After roughly two years of talking and dreaming of possibilities with our friends in Japan we officially launched Lyn Hiner Studios Japan at the April 2024 Automobile Council exhibition at Makuri Messe in Chiba City Japan. This was actually our second exhibition in Japan but the first we were able to attend. Rob, our sensei/translator Desmond and I flew to Tokyo to meet with the team and participate in the kick-off.

Japan is a beautiful place to visit and we had an amazing 10 day tour that started with catching the cherry blossoms on “mankai” (day of full bloom…it was incredible) and ended with a personal tour of the Toyota Motorsports museum at Fuji Speedway! Our hosts graciously chauffeured us around the entire time and we got to see many of the key sites in Tokyo and surrounding areas.

The exhibition went well and I’m excited to see what happens next as a result of our Japan team’s ongoing efforts. Lead by Hideki Asukata, the team is working hard with the same care, sensitivity and devotion that Rob and I put into our little business here in the states. I couldn’t ask or hope for anything more.

Here at home, I also wanted to thank YOU all so much for all your encouraging words, especially after the announcement of our new studio. So many sent notes or came by for the grand opening and in the days and weeks that followed. What a gift to share my creative space with you!! I really wish I could share all this exciting news with my mom and dad. My mom never knew I fulfilled that crazy dream of being a professional artist, but my dad did. Seeing where the journey has brought us to date…I think they would have been so freaking proud (cue tears).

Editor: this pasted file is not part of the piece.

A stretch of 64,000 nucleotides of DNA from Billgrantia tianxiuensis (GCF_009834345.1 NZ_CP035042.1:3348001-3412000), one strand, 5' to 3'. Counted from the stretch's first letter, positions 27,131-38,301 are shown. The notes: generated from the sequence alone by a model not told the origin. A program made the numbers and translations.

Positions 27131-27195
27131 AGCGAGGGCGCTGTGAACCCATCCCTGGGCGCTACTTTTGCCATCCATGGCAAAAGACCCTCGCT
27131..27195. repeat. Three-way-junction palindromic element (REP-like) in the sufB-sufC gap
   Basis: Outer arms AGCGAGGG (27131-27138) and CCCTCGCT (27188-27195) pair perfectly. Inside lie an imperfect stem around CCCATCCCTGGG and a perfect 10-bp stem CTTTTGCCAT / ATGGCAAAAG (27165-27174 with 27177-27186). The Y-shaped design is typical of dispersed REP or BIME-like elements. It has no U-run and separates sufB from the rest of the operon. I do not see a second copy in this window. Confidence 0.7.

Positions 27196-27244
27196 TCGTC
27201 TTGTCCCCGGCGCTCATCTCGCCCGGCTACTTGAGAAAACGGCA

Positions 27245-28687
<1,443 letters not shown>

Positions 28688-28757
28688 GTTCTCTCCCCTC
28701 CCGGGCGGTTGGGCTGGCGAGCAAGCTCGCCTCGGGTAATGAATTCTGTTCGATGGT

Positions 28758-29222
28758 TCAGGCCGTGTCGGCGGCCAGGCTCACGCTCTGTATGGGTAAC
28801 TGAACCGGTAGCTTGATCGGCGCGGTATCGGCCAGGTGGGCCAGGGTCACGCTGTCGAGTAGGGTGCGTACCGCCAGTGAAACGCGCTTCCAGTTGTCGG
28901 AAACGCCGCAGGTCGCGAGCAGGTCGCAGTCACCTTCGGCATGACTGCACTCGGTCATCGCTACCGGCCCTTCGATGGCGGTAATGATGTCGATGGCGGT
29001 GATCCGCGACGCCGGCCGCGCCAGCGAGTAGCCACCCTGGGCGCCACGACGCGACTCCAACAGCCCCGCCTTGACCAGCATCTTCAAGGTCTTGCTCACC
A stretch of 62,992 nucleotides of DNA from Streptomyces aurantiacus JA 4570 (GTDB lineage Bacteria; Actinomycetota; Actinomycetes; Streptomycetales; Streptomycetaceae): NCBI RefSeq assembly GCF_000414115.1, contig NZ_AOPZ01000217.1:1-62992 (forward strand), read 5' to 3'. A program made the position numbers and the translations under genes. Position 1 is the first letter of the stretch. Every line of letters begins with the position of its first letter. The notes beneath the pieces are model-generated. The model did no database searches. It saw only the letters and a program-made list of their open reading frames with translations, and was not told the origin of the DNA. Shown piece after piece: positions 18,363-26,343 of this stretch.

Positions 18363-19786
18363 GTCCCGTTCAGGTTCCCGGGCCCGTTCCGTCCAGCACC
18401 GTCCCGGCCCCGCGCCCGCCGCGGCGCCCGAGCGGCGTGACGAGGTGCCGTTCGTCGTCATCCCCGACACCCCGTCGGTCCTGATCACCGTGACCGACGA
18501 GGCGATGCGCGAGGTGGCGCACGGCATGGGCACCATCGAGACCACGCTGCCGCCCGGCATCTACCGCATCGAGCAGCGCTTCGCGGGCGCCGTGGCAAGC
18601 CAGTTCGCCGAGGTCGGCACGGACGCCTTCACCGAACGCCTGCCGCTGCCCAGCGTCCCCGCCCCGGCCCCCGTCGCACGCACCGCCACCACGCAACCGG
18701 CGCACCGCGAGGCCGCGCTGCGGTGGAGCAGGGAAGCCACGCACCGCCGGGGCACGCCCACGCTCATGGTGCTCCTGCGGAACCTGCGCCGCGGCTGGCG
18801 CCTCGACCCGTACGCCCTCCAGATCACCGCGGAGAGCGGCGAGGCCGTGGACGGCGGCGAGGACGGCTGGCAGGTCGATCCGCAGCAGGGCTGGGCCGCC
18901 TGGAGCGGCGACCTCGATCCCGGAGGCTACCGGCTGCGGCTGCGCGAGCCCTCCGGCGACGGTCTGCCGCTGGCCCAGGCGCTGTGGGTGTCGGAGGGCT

Speaking of the studio, we are considering hosting another fun little celebration toward the end of July to reveal some of my latest creations. If you’re interested in being included in this intimate gathering, please let me know and I’ll share the details in a few weeks.

Rob reminds me every time I write a post not to be “so wordy on these things”, but I’m never quite sure that I have expressed my thoughts and feelings adequately enough. I do hope though that I can share authentically about my journey and perhaps you, by proxy, can share in the joy and lessons learned from my experiences on this crazy art adventure.

Finally, I just want to say THANK YOU GOD for allowing us to have these opportunities. I never would have imagined all the places this journey would take us. But He did.

Thanks for hanging in there til the end (again!).  

Have a beautiful day,


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Blogs ARE for being wordy!!! ;) This is such an insightful letter and with so many wonderful achievements mentioned I’m left in awe and inspired by you. Proud to know you— you make my own dreams seem like feasible realities in due time. Cheers to you both!!



Lyn, I’m so glad you were able to get past your creative block! That must have been frustrating and a bit frightening. It’s great that you were able to reflect and realize that the abrupt change of pace, though restful and rejuvenating, had an unexpected effect on your creative process. Now pick up that brush – cheers!

Sue Counselman